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Re: Branding and messaging


Getting this back on topic... First I'd like to include my own proposal in the coin naming pool: quid. I like it for multiple reasons:

- It's already associated with money (and my impression is it's been less and less used in the UK over the last 10 years, but maybe someone living there can confirm/deny).
- It's slang and clear of trademark issues.
- "Quid pro quo" of course.
- Mogul currency. We're inclusive after all ;-)
- Nothing too high ranking on search engines or trends.

That being said, I also like a lot all the other proposals so far.

Second, thanks for your thoughts Jackson. I agree on the messaging breakdown. To address your various thoughts:

- A foundation is a huge topic with many ramifications. It can be used to protect IP and developers against lawsuit (I'm praying our cypherpunk elders every day so a bitcoin or ethereum developer doesn't get personally sued for an unfortunate bug), administer donations, provide some framework for the parts of governance not handled by the chain, etc. But even before getting there, I shudder at the logsitcs involved. Any idea there? Probably worth its own thread.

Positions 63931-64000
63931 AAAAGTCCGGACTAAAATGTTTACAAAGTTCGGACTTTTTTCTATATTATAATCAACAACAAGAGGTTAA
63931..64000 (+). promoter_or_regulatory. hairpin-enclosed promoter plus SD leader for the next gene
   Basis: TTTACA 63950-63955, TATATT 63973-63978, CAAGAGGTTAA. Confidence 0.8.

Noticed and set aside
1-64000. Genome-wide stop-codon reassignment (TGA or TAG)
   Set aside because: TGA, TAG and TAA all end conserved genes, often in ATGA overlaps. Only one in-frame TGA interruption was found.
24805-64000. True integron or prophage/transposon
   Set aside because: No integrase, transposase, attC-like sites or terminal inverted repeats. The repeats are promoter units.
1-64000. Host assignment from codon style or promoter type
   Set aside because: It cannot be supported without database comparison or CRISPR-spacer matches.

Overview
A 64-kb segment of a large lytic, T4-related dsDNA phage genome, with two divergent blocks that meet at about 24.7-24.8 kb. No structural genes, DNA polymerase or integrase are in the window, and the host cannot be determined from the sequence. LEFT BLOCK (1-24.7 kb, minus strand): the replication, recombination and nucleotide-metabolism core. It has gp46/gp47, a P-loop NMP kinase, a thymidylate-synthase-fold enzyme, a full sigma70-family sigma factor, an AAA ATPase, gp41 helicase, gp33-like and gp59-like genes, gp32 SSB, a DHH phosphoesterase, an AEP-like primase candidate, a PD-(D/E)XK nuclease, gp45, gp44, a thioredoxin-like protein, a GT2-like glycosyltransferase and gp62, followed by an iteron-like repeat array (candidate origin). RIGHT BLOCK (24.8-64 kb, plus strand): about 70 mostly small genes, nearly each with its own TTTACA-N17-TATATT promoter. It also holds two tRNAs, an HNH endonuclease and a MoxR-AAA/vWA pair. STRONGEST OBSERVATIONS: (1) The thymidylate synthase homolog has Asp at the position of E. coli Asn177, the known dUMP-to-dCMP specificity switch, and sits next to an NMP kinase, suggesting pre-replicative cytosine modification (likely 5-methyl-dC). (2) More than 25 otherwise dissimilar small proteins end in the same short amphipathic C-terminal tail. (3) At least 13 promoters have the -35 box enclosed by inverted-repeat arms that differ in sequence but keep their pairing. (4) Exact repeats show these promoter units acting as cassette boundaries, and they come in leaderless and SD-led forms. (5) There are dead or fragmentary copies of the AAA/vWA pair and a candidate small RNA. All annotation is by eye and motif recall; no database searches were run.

- I agree about the code of conduct. I've never written one but the contributor covenant [1] is widely used. I also like the Rust one [2] for staying short but still having a more explicit moderation section. Probably also worth its own thread.
- Also agree about UI/UX. I just don't have the bandwidth to take care of both the lower layers and UX right now. On the plus side, it's a huge problem and there's a lot of space for someone willing to step in to contribute :-)

- Igno

[1] https://www.contributor-covenant.org/
[2] https://www.rust-lang.org/en-US/conduct.html

> -------- Original Message --------
> Subject: Re: [Mimblewimble] Branding and messaging
> Local Time: September 7, 2017 2:03 AM
> UTC Time: September 7, 2017 2:03 AM
> From: hello@xxxxxxxxxxxxxx
> To: mimblewimble@xxxxxxxxxxxxxxxxxxx
> Adding my thoughts on this:
> ### Naming
> - Blockchain: Agreed with Andrew that a Bitcoin-like blockchain with MimbleWimble transactions is the best way to position this... this will obviously draw the question "well why wouldn't we just wait for Bitcoin to implement this feature?" to which we'd all laugh, but it's an honest question the less technical folks will pose. The solution is to just have a good answer, eg. "A modern, scalable implementation of a Bitcoin-like blockchain with the added security of MimbleWimble-based transactions"
> - Implementation: Grin. I wasn't a huge fan of this name at first but it's grown on me and is short/sweet.